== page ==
A Progressive Response to
the Nader Campaign
Iam ideologically aligned with Ralph Nader, not John Kerry. I agree with Nader on virtually every issue, while agreeing with only about half of Kerry's positions (or what can be deciphered as Kerry's positions). Like other peace and justice activists, I am distressed that Kerry -- who spoke so eloquently decades ago against a war based on racism and lies -- has given support to the current war that is based on racism and lies.
But I'm also distressed by the deception coming from the Nader campaign. We keep being told that Nader will draw votes away from the Evildoer-in-Chief, George W. Bush; yet poll after poll shows the Nader vote depleting Kerry and helping Bush, and tipping swing states and their electoral votes to Bush.
In my view, Kerry vs. Bush is not Coke vs. Pepsi. It's more like Coke vs. Arsenic (quite literally, in the environmental sense). The Bush/Rumsfeld/Ashcroft regime is far more dangerous than the regimes of Nixon/Kissinger/Mitchell or Reagan/Weinberger/Meese.
There can be no greater imperative for progressives this year than to Vote Bush Out. In the 17 or so competitive states, that means building the Kerry vote to defeat Bush.
But our work doesn't end on Nov. 2. After we mobilize to oust Bush in '04, progressives must stay mobilized in '05 to ensure that our agenda is heard by the Kerry White House. If the Iraq war drags on under the Kerry administration, I'll be in the frontlines of peace protests.
Progressives seemed to demobilize in 1993 after Bill Clinton ended 12 years of Republican rule. In the absence of powerful and independent networks of activists, we saw that a Democratic White House was capable of enacting pro-corporate Republican-oriented policies. We won't be fooled again. Thanks to the Internet and the youth-infused antiwar and global justice movements of recent years, it will be easier to sustain progressive activism in '05 and after to hold a Democratic White House accountable.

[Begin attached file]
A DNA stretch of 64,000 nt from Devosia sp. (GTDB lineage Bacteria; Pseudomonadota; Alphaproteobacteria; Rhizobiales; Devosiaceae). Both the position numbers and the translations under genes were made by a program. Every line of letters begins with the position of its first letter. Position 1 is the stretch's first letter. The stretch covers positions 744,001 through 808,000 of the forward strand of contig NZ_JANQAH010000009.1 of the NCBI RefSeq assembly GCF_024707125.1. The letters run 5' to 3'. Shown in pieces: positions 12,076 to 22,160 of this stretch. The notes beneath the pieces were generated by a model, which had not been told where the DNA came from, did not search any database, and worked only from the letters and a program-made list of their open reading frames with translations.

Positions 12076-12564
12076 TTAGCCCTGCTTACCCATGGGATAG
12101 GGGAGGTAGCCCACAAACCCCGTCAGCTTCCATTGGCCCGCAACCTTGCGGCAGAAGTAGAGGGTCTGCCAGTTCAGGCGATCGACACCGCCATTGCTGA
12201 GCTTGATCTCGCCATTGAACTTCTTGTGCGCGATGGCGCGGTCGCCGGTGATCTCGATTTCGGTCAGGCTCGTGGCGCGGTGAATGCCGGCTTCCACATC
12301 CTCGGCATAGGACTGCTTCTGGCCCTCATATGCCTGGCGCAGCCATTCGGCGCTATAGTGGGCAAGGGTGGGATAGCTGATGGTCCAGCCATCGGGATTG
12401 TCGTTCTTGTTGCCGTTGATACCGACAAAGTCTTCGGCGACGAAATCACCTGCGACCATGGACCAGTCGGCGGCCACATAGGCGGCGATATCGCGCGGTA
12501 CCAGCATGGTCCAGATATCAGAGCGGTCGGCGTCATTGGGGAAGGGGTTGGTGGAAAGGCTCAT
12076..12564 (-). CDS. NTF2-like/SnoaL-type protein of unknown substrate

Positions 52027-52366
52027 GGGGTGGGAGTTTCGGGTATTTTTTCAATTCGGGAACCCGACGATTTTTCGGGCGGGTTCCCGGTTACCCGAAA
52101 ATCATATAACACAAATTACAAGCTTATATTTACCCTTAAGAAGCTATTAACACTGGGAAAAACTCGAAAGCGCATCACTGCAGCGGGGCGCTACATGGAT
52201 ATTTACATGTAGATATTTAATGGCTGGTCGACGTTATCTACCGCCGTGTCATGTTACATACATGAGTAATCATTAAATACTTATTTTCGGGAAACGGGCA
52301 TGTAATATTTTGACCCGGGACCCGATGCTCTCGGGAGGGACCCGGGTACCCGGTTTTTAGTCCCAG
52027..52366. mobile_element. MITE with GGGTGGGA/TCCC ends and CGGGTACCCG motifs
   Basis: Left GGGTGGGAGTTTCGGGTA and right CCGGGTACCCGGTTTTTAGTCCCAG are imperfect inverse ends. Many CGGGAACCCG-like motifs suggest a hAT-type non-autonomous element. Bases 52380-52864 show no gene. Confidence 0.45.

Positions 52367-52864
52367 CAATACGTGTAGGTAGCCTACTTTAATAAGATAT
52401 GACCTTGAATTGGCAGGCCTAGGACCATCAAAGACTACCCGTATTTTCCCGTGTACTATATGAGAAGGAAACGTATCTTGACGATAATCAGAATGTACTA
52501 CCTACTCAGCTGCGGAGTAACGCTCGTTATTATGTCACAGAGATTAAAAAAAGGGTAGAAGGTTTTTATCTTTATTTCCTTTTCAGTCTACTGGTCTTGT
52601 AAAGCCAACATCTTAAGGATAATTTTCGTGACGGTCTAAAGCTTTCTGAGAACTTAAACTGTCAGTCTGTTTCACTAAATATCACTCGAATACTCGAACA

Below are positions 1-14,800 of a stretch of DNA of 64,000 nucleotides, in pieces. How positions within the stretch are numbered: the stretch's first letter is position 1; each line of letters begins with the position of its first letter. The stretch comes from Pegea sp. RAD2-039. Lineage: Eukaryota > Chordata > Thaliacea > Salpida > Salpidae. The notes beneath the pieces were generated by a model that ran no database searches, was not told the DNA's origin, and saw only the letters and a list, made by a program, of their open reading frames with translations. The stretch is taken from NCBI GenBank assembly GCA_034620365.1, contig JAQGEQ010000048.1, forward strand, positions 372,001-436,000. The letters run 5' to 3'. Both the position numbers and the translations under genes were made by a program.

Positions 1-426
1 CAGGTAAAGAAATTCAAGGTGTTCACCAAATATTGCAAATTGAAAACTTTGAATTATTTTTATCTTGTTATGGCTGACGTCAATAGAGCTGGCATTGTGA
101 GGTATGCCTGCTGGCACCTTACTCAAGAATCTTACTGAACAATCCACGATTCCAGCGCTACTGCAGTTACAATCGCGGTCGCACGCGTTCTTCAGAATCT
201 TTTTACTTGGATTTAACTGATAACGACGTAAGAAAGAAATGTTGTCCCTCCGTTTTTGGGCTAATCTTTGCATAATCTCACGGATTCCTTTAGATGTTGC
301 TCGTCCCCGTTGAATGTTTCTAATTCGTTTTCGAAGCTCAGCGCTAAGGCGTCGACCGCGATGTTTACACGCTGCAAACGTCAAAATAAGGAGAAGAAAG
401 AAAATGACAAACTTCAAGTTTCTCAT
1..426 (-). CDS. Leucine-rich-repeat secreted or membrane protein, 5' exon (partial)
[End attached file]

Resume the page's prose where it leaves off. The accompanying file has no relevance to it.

Progressives need to understand that Franklin Roosevelt was elected president in 1932 on a wishy-washy platform no bolder than the Kerry platform. But powerful social movements, especially militant unions, propelled the New Deal agenda and pushed FDR to being the most progressive president of the last century.
2004 is a crucial juncture in our country's history, with millions of people in our evenly divided country -- especially people of color, labor, feminists, enviros -- yearning for a path to end the national nightmare of George Bush. Progressives need to be a bridge forward, not an obstruction. Noam Chomsky has described the choice we face: "Help elect Bush, or do something to try to prevent it."
Ralph Nader has long set a standard for public integrity: speaking truth to power no matter what the consequences. But in recent months, he's sounding more like a politician, making promises that he must know he can't deliver on -- like his claim that he will help defeat Bush by pulling "more votes away from Bush than the Democrats." And Nader is being ridiculed as just another politician: "Conservatives for Nader," scoffed Comedy Central's Jon Stewart. "Not a large group. About the same size as 'Retarded Death Row Texans for Bush.'"
This election is not about Kerry. Nor Nader. It's about putting Bush out to pasture before he does any more damage.
Jeff Cohen founded the media watch group FAIR and was communications director of Kucinich for President. The views expressed here are his own.
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